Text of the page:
By Dr. Stepp, CMC Women’s Institute
I love my job as a gynecologic surgeon. It is gratifying to be in a position to offer women some of the latest advances in healthcare. But I also know, that far too many women never realize they have a choice when faced with something that affects over 500,000 women a year in the United States. Incredibly, even in 2010, approximately two thirds of all hysterectomies are still done through a large abdominal incision – the way it was initially described in the 1920’s!
If you are unlucky enough to need a hysterectomy, I have two bits of advice. First, familiarize yourself with the three general techniques for performing a hysterectomy: Abdominal hysterectomy, vaginal hysterectomy, and laparoscopic hysterectomy. And second, don’t be afraid to ask your questions or seek a second opinion if necessary. You have that right. By all means, insist on the least invasive method you are a candidate for! Except in truly rare circumstances, almost every woman who needs a hysterectomy should have it done minimally invasively – either through the vagina or laparoscopically. Even women with prior cesarean sections or adhesions are still candidates. And virtually all other types of pelvic surgeries can be done minimally invasively by a skilled laparoscopic surgeon too: ovarian cysts, severe endometriosis, fibroid surgery, etc.
If you need a hysterectomy, vaginal hysterectomy is a great option. But in patients that have concerns about other conditions inside the pelvis (like ovarian cysts or endometriosis), it is hard to get a good view with the vaginal approach.
Laparoscopic surgery is performed by putting a small telescope into abdomen through the belly button. There are three types of laparoscopy: conventional laparoscopy, robotic assisted laparoscopy, and single incision laparoscopic surgery or single port laparoscopy. Conventional laparoscopy is good but requires 3-4 small holes (smaller than a pencil) through the abdominal wall to place additional instruments. Sometimes this is called “keyhole” surgery. Current technology allows the surgeon to then insert a high definition camera directly inside to get a very clear picture of all the structures.
The latest advance and least invasive laparoscopic approach is single incision laparoscopy. This approach enables specially trained surgeons to complete the entire surgery through the single small incision in the belly button. We don’t have to make any extra punctures in the abdominal wall. It is not necessary to cut any muscles if only one small incision is created in the belly button. That may mean less pain and the fastest return to normal activity. For an added benefit, the incision can be hidden inside the belly button leaving very little if any sign of the surgery at all.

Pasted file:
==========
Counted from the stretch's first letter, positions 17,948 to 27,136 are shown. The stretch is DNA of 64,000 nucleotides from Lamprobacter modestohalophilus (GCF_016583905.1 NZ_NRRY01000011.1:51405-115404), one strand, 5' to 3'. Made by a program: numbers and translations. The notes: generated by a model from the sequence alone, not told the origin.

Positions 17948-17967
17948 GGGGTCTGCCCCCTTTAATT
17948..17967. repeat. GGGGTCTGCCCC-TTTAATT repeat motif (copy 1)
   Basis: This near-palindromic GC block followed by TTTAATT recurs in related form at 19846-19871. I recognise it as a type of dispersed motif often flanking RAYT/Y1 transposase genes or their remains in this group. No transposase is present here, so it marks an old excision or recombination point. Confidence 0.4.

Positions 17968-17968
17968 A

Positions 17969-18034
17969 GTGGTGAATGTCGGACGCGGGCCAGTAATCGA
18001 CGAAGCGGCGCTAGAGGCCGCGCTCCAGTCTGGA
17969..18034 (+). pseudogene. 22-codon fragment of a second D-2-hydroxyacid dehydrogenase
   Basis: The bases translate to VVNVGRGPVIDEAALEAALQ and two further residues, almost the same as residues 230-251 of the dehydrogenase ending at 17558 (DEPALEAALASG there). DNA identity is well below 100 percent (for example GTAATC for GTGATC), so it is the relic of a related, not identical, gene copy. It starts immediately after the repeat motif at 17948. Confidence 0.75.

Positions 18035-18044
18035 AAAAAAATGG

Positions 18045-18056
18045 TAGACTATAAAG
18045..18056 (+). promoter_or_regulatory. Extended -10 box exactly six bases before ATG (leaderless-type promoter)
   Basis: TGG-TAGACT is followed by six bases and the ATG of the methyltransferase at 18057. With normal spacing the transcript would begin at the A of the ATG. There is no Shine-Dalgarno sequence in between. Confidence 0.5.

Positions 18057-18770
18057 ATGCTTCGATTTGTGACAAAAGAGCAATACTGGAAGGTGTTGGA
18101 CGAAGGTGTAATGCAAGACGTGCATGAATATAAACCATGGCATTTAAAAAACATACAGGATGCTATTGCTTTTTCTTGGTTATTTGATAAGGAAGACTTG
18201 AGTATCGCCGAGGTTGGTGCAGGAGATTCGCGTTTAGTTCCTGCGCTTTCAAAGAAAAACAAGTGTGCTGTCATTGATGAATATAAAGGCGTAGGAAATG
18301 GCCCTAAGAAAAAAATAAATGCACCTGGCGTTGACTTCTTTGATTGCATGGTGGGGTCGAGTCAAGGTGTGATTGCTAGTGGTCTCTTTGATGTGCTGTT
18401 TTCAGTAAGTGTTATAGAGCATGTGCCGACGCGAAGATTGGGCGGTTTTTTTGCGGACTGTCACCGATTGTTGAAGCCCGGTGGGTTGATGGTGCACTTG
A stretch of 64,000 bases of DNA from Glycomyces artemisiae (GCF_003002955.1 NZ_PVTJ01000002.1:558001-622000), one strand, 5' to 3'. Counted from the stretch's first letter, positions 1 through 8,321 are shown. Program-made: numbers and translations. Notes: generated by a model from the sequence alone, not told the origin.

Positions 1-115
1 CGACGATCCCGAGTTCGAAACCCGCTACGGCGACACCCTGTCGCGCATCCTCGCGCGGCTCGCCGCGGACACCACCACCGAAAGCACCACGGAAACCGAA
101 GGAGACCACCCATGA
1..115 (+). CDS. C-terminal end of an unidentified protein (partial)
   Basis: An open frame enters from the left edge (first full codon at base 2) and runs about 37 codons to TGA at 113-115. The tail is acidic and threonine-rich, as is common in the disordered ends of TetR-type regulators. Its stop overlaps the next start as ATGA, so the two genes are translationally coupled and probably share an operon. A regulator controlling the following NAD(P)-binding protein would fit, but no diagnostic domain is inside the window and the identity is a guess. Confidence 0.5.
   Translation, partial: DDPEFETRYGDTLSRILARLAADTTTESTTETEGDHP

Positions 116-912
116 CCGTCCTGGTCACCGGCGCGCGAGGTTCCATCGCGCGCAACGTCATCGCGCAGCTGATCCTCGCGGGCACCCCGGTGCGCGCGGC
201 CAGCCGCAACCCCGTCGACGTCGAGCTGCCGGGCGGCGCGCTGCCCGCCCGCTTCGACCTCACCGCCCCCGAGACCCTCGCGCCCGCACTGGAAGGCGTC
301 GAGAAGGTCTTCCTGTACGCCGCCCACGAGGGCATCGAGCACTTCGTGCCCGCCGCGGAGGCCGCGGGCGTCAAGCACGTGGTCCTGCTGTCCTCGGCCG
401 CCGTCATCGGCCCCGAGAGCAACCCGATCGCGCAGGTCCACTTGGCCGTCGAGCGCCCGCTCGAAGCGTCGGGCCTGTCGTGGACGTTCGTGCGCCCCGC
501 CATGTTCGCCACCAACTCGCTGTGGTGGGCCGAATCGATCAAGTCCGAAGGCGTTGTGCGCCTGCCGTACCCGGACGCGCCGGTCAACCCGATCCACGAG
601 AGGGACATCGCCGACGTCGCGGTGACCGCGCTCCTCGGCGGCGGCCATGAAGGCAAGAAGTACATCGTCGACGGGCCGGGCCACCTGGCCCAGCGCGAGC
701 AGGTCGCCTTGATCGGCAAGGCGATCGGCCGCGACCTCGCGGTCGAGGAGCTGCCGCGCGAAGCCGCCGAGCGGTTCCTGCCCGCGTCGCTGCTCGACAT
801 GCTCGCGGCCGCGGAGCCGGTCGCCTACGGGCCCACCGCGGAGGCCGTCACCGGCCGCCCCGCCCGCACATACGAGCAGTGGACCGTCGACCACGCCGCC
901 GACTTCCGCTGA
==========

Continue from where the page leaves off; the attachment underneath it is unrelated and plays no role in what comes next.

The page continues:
We started out by offering single incision laparoscopy for simple cases, then further developed the technique for hysterectomies in 2008. Now, a few centers offer single incision laparoscopy for some of the most complicated reconstructive procedures gynecologists perform.
One might ask if single incision laparoscopy is the same as robotic hysterectomy. It is not. There may be instances where using robotic assistance provides an added benefit to the patient. However, until new instrumentation is available specifically for robotic surgery, robotic hysterectomies still use 3-5 abdominal incisions.
Women should feel empowered to ask a few key questions:
1. Am I a candidate for a less invasive approach?
2. How many times have you performed minimally invasive surgery in the last month/year?
3. What percentage of your patients are done using minimally invasive techniques?
4. How often do you have to convert to an abdominal approach (change from laparoscopic to an abdominal incision)?
Speaking as a surgeon, I’m never offended when a patient is proactive and asks me these questions. And you shouldn’t be afraid to ask. It’s too important. Some doctors say why should we do laparoscopic surgery through one small incision when the other incisions are so small anyway. But I think as we look to the future, if we can do the same surgery without increasing the risks, then the question shouldn’t be why should we do this… but why not.
Dr. Stepp is the Head of Urogynecology and Minimally Invasive Gynecologic Surgery at CMC Women’s Institute and has trained over 300 surgeons from 23 countries in single incision laparoscopy. CMC Women’s Institute is dedicated to improving health care for women of all ages. For more information, please call 704-355-3149.